• Netanyahu and Likud party denounce AG: Netanyahu lashed out at Mandelblit and called for an independent investigation after a news report earlier this week detailed a law enforcement cover up of a conflict of interest with one of the lead investigators. Netanyahu’s Likud party members excoriated Mandelblit and the Justice Ministry and threatened to “tear it down” if Mandelblit tries to force Netanyahu to step down, even if it means new elections.   

Apology for 2017 killing of Bedouin man: Economy Minister Amir Peretz apologized on behalf of the government and visited the family of a Bedouin man, Yaqoub Abu al-Qia’an, who was shot dead by the police in 2017. This apology came a day after a television report accused law enforcement of covering up various cases of police misconduct, including this one. Netanyahu apologized soon after Peretz’s visit, but said that law enforcement labeled Abu al-Qia’an a terrorist “to protect themselves and hurt me.” Some claim that Netanyahu is exploiting this tragic incident to discredit his own law enforcement agencies before his corruption trial kicks into high gear in the coming months. Israel’s Attorney General responded that the case is not connected to Netanyahu, saying, “Such claims are false, fabrications whose whole purpose is to delegitimize law enforcement agencies and their decisions regarding the prime minister.”

  • Details of the case: In January 2017, police officers arrived to oversee the demolition of houses in the unrecognized village of Umm al-Hiran. As officers approached the village, Abu al-Qia’an was driving away after telling friends he did not want to see the destruction of the village. His vehicle was shot by police, after which he lost control and rammed into a group of officers, killing one. Officers claimed that he was acting suspicious with his lights off, did not listen when asked to stop, that he was accelerating toward them. Police labeled him a terrorist after the incident. However, video footage and audio recordings have shown that gunshots can be heard before he accelerated.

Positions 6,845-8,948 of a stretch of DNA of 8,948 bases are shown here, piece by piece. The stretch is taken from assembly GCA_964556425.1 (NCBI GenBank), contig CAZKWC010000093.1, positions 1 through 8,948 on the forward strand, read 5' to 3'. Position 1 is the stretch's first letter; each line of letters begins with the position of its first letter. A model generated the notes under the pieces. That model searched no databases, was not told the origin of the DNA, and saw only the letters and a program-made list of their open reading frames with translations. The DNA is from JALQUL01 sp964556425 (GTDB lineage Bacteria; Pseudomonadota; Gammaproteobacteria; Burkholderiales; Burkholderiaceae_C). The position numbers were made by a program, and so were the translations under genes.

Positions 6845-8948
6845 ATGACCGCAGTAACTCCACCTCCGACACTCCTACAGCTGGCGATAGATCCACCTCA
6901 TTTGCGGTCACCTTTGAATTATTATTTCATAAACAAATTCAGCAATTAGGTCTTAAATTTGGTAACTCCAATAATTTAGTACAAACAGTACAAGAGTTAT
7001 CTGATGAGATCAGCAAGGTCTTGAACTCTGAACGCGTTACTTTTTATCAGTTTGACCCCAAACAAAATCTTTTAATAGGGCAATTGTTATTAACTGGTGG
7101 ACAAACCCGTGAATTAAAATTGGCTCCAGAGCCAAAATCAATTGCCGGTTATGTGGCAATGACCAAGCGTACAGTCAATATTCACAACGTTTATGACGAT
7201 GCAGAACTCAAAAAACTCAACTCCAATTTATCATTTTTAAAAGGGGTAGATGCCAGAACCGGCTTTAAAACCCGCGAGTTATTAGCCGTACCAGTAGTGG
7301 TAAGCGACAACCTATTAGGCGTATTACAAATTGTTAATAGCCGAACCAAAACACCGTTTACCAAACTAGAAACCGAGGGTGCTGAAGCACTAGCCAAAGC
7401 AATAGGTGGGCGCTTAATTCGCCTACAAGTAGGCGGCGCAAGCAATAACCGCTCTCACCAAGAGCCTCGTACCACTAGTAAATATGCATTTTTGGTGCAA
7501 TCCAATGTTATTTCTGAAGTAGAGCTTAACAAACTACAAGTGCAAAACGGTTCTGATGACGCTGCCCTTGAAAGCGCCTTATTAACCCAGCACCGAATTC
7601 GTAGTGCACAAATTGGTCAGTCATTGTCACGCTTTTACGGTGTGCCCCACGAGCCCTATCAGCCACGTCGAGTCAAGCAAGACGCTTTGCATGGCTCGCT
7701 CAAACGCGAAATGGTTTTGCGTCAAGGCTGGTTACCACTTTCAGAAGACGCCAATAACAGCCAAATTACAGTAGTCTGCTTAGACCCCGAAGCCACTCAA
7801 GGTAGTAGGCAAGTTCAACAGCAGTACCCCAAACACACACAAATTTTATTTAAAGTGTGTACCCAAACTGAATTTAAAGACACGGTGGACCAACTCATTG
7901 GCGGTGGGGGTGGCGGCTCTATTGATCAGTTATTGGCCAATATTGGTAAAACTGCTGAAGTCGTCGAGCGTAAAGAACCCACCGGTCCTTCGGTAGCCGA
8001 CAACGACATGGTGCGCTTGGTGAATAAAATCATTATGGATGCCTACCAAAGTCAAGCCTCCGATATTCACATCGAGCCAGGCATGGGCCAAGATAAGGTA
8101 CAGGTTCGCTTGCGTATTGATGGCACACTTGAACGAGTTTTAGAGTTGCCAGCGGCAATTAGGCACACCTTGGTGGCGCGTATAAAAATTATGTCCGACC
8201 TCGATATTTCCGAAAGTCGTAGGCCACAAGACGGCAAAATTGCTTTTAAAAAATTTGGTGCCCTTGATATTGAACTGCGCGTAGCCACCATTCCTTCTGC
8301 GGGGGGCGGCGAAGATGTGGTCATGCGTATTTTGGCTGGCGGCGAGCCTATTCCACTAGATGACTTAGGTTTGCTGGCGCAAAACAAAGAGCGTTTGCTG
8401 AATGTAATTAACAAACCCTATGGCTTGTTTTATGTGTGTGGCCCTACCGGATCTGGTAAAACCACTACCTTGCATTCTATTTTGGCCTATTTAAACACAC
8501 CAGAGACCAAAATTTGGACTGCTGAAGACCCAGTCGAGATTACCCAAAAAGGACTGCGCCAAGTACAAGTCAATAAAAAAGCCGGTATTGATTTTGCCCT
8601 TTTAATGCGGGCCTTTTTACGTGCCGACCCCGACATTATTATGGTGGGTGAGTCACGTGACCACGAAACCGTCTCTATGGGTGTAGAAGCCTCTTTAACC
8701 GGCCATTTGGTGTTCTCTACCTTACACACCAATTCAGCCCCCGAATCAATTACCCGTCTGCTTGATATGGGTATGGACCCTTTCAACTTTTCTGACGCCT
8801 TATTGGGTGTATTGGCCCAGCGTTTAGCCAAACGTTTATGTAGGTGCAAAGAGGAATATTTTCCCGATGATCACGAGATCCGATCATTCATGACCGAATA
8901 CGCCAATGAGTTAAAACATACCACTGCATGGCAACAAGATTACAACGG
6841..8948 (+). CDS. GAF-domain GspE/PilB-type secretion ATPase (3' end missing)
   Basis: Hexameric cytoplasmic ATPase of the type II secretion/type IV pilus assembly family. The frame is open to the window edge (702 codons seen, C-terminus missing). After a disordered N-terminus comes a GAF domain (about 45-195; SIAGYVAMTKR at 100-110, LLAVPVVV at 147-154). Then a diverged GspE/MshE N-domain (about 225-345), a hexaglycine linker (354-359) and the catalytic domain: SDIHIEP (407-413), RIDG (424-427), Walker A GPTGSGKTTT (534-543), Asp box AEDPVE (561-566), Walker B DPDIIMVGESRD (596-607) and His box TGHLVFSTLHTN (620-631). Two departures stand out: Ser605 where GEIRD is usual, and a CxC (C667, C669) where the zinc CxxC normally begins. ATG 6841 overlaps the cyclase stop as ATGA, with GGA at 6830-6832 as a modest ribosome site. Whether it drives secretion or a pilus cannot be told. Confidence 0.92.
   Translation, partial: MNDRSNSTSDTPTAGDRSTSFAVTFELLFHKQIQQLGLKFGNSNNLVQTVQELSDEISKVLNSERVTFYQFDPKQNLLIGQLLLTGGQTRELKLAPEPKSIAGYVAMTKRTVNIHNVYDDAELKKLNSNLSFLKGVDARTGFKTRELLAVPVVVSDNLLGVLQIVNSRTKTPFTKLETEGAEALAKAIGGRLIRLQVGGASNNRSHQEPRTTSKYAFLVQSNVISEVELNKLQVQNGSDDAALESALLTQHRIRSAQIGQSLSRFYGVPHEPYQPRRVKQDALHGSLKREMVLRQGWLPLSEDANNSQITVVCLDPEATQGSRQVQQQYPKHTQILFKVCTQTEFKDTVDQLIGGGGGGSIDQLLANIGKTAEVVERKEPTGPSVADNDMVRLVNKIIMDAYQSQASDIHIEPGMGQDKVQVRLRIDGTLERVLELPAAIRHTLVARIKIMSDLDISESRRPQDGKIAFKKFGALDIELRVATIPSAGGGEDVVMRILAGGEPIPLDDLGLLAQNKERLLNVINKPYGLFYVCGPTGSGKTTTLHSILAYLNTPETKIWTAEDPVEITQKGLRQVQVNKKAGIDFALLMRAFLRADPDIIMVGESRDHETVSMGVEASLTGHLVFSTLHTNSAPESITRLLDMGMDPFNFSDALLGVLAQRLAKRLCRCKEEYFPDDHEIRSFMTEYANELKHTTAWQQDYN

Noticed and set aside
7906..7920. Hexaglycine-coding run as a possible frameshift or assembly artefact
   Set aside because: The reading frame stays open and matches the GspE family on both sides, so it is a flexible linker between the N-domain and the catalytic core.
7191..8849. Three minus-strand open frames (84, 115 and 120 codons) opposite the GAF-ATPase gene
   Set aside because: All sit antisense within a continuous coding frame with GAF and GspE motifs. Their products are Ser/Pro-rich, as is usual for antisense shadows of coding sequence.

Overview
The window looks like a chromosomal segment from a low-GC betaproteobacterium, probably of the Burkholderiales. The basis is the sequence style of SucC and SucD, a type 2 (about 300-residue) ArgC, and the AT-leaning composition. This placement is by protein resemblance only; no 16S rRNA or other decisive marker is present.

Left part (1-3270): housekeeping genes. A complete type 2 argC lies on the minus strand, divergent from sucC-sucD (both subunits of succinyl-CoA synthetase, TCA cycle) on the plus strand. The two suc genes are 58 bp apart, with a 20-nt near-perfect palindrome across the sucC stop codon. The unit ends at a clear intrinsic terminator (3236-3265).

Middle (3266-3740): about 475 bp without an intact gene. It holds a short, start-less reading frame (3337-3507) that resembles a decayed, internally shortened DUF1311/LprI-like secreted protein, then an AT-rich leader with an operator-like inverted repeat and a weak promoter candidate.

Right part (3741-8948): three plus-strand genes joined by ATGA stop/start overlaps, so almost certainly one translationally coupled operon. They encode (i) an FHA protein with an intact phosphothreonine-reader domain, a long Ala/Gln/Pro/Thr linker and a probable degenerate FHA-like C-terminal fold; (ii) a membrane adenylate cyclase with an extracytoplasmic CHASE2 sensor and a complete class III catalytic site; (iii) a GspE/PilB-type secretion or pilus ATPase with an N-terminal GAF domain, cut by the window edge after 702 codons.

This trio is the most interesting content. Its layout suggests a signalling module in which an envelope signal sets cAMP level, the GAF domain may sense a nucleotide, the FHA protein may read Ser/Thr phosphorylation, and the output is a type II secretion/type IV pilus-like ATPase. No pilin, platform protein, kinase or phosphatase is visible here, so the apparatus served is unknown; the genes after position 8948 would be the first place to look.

U.A.E.—Israel peace deal signing next week in Washington, D.C., as more doors open for Israel in the Arab world

U.A.E.—Israel peace deal signing next week: The splashy signing ceremony for the United Arab Emirates-Israel peace deal will take place next Tuesday at the White House. Israeli Prime Minister Benjamin Netanyahu and Emirati Foreign Minister Abdullah bin Zayad, brother to the crown prince of Abu Dhabi, will participate. The deal has opened new doors for Israel’s diplomacy in the Arab world. Senior advisor to President Trump Jared Kushner just announced Saudi Arabia and Bahrain will now allow Israel to use its airspace for all eastward flights, not just flights to the U.A.E. as had been announced last week. For 72 years, Israeli flights have been prohibited from crossing into Gulf states’ airspace. The Arab League rejected a call to condemn the U.A.E.-Israel peace deal from the Palestinians, who have reportedly reacted with outrage and deep disappointment.

Trump says another country may be ‘added’: In a press conference ahead of the peace deal’s signing ceremony, President Donald Trump said that another country may also join Israel and the U.A.E. at the signing ceremony next week saying, “…we could have another country added into that. And I will tell you that countries are lining up that want to go into it.” Trump did not specify which country might attend but mentioned that he spoke recently to Saudi Arabia’s King Salman. 

Congresswoman announces opposition to U.A.E. F-35 sale: Debbie Wasserman-Schultz announced her opposition to a potential sale of U.S. F-35 fighter planes to the United Arab Emirates in the wake of the peace deal. Wasserman-Schultz, a pro-Israel advocate within the Democratic Party, argued that providing F-35s to the U.A.E. potentially endangers Israel. She wrote that sending advanced machinery to other Middle Eastern nations does more to harm Israel’s security than strengthen its ties in the region. As a leader in the Democratic Party, Wasserman-Schultz might be signaling a policy stance for the party as a whole. Without Congress’ approval, the sale cannot transpire.